What concerns and questions do newcomer families often tend to have when they learn that their child has a disability? These, shall we say, are the bread-and-butter of topics that Parent Centers so often address. This Buzz connects you with easy-to-share introductions to and explanations of what many newcomer families need to know. New Parent Center staffers may also find these materials a useful crash course in basic topics related to children with disabilities.
This issue of the Buzz announces a wave of new PDFs that CPIR has created for many of our most popular resources for parents. We know that Parent Centers frequently share resources with their families about bread-and-butter topics such evaluating children for disabilities, parental rights, IEPs, the steps involved in the special education process, and so on. Having accessible PDFs (yes, accessible!) that are easy to email, print, copy, and use as handouts makes it that much easier to share key information directly with parents.
This issue of the Buzz expands upon a theme we explored in February’s Buzz: working within diverse communities. Understanding the basics of a family’s or community’s culture or language is essential when providing them with information and training about disability-related issues and sensitive topics. We hope you’ll find the resources we’ve listed helpful in that regard!
CPIR joins with the National Center on Educational Outcomes (NCEO) as the first action step in a collaboration to develop and share user-friendly information about state assessments with families of children with disabilities. This webinar focuses on NCEO’s new (and quite amazing!) resource, the Participation Communications Toolkit. The highly customizable toolkit is designed for stakeholders to use in discussing and making decisions about how children with disabilities will participate in state assessments. The webinar highlights the role that Parent Centers can play in supporting the family’s role as one of the primary decision makers about their child’s participation. It’s also available in Spanish.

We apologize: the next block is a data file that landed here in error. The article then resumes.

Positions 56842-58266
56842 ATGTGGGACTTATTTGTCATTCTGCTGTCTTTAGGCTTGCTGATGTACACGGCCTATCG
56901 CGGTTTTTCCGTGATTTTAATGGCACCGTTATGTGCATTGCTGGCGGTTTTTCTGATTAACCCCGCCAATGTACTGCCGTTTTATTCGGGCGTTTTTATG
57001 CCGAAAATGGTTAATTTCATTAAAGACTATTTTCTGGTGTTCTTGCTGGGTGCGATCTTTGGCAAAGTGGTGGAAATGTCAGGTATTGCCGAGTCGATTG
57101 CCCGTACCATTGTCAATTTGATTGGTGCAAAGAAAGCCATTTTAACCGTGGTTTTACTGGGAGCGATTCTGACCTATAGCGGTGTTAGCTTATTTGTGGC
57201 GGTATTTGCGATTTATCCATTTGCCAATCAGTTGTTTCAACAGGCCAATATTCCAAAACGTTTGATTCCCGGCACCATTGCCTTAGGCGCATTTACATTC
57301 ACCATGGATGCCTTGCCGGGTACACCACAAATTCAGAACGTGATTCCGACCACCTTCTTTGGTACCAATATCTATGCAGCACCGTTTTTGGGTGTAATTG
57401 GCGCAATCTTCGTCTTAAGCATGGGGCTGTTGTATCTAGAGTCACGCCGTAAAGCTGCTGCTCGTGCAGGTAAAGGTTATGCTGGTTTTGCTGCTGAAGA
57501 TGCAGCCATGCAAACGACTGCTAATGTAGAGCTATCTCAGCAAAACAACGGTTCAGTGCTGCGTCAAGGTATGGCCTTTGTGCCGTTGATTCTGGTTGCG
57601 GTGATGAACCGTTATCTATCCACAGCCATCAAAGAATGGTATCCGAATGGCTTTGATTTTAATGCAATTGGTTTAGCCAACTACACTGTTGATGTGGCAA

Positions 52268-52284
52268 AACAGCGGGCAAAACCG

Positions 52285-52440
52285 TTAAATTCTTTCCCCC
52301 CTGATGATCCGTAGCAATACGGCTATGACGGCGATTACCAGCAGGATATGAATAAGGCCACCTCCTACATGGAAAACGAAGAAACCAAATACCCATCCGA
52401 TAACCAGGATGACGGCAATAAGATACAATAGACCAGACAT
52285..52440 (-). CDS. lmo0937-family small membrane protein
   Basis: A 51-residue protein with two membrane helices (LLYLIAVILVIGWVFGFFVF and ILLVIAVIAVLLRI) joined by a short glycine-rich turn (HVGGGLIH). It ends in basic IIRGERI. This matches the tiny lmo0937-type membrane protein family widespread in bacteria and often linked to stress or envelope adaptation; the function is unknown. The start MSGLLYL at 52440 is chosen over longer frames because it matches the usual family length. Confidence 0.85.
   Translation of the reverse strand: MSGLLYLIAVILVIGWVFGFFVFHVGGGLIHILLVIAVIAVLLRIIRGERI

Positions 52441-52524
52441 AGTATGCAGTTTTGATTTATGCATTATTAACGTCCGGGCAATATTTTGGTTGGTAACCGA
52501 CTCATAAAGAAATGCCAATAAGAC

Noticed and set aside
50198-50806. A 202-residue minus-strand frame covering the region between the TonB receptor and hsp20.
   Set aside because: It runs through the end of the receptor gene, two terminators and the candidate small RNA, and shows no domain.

(2021, July) | Useful to Parent Centers, schools, and families of children who have or are suspected of having a specific learning disability This guide (available in English and Spanish) comes from the National Center for Learning Disabilities (NCLD) and offers guidance to schools and families as to evaluating children for disability and especially for […]
The ECTA Center offers a collection of Practice Improvement Tools to support early childhood specialists in using evidence-based practices with young children experiencing developmental delays or disabilities. This large set of tools includes Family Practice Guides that practitioners can share with families to illustrate recommended practices that can be used at home. There are more than 25 guides available, on topics ranging from parent involvement in their child’s assessment, learning activities for the child that parents can provide, and teaming with professionals.
Each of the guides is available in English and Spanish and comes with a brief video, a scenario, and changes to expect as a result of using the practices with a given child. Find out more about, and access, the Family Practice Guides here.
Links updated, July 2017 A resource page for Parent Centers Compiled by Myriam Alizo, CPIR Download this page as an adaptable, accessible Word document Many Parent Centers provide information and training to Spanish-speaking parents of children with disabilities. In fact, in the last year, more than 27% of the families served by Parent Centers received their services in Spanish. CPIR […]
A reference sheet for Parent Centers from the Center for Parent Information and Resources (CPIR) June 2017 Entire reference list in Word Entire reference list in PDF This reference list is designed to accompany CPIR’s Brief for Parent Centers on Free Appropriate Public Education and the Dear Colleague Letter on FAPE issued by OSEP on November […]
(Available in English and Spanish) | Useful to Parent Centers working with families who are concerned about their child’s learning or behavior. When a child is struggling, or his/her behavior is worrisome, it can be hard for parents to know whether they need to reach out to a professional. And if parents do seek help, what kind […]
Este módulo explora en detalle los procedimientos de evaluación que son íntegros a RTI. También esboza cómo usar los datos de la monitorización del progreso para determinar si el estudiante está cumpliendo con los criterios de rendimiento establecidos o si se necesita una intervención más intensiva. http://iris.peabody.vanderbilt.edu/module/rpm-spanish/